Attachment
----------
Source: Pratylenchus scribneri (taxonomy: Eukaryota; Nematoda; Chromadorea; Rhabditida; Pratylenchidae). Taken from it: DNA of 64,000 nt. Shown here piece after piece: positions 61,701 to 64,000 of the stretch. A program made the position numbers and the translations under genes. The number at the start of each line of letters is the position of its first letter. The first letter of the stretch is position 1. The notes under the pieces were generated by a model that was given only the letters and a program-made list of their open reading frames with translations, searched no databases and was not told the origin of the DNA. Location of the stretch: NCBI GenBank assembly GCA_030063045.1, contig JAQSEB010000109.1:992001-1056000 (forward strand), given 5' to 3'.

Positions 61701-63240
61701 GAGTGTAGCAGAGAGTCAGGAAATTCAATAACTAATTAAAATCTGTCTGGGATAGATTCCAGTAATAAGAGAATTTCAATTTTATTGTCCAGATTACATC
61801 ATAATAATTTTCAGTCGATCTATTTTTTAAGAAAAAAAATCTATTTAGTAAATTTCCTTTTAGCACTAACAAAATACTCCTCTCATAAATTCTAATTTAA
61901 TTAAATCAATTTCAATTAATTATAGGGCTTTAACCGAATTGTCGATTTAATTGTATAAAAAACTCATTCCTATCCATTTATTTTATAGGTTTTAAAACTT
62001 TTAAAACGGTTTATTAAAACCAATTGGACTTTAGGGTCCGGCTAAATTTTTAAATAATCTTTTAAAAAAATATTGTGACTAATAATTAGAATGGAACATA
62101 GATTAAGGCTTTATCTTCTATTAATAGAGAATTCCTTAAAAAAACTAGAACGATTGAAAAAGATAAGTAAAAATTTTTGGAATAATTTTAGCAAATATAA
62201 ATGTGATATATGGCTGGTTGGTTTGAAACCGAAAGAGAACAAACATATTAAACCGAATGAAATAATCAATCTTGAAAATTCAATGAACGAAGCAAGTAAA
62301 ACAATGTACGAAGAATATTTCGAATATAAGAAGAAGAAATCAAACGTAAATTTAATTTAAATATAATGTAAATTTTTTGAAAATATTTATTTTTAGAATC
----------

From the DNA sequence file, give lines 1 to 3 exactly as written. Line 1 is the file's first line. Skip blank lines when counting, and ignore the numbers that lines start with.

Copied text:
Source: Pratylenchus scribneri (taxonomy: Eukaryota; Nematoda; Chromadorea; Rhabditida; Pratylenchidae). Taken from it: DNA of 64,000 nt. Shown here piece after piece: positions 61,701 to 64,000 of the stretch. A program made the position numbers and the translations under genes. The number at the start of each line of letters is the position of its first letter. The first letter of the stretch is position 1. The notes under the pieces were generated by a model that was given only the letters and a program-made list of their open reading frames with translations, searched no databases and was not told the origin of the DNA. Location of the stretch: NCBI GenBank assembly GCA_030063045.1, contig JAQSEB010000109.1:992001-1056000 (forward strand), given 5' to 3'.

Positions 61701-63240
61701 GAGTGTAGCAGAGAGTCAGGAAATTCAATAACTAATTAAAATCTGTCTGGGATAGATTCCAGTAATAAGAGAATTTCAATTTTATTGTCCAGATTACATC